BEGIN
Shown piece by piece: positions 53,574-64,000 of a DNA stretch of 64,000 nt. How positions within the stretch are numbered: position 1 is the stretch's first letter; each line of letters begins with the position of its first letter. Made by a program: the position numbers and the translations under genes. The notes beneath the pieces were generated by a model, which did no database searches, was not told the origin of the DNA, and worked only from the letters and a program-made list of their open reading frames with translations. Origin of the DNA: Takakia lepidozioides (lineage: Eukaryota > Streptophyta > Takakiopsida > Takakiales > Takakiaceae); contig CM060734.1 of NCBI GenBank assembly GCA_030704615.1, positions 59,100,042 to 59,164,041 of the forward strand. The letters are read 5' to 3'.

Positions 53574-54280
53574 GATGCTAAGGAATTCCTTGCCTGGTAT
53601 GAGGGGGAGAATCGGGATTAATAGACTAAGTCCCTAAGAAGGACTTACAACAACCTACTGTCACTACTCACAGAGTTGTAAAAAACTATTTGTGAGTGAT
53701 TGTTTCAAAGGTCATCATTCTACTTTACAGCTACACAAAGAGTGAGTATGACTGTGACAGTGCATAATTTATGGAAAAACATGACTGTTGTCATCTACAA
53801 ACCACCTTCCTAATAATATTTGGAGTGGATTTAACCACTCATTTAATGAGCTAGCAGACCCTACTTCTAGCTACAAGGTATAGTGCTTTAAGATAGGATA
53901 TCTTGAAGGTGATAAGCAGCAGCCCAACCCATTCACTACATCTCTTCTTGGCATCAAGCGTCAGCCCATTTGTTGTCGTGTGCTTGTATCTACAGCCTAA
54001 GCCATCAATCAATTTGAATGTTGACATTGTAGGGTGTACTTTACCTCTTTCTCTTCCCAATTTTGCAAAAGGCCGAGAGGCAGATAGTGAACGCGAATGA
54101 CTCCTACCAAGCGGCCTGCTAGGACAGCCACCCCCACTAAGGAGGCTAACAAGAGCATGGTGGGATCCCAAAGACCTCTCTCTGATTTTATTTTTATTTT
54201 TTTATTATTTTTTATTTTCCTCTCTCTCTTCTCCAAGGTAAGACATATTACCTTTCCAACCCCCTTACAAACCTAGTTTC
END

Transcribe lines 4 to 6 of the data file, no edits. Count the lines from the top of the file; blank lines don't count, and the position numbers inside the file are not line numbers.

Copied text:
53601 GAGGGGGAGAATCGGGATTAATAGACTAAGTCCCTAAGAAGGACTTACAACAACCTACTGTCACTACTCACAGAGTTGTAAAAAACTATTTGTGAGTGAT
53701 TGTTTCAAAGGTCATCATTCTACTTTACAGCTACACAAAGAGTGAGTATGACTGTGACAGTGCATAATTTATGGAAAAACATGACTGTTGTCATCTACAA
53801 ACCACCTTCCTAATAATATTTGGAGTGGATTTAACCACTCATTTAATGAGCTAGCAGACCCTACTTCTAGCTACAAGGTATAGTGCTTTAAGATAGGATA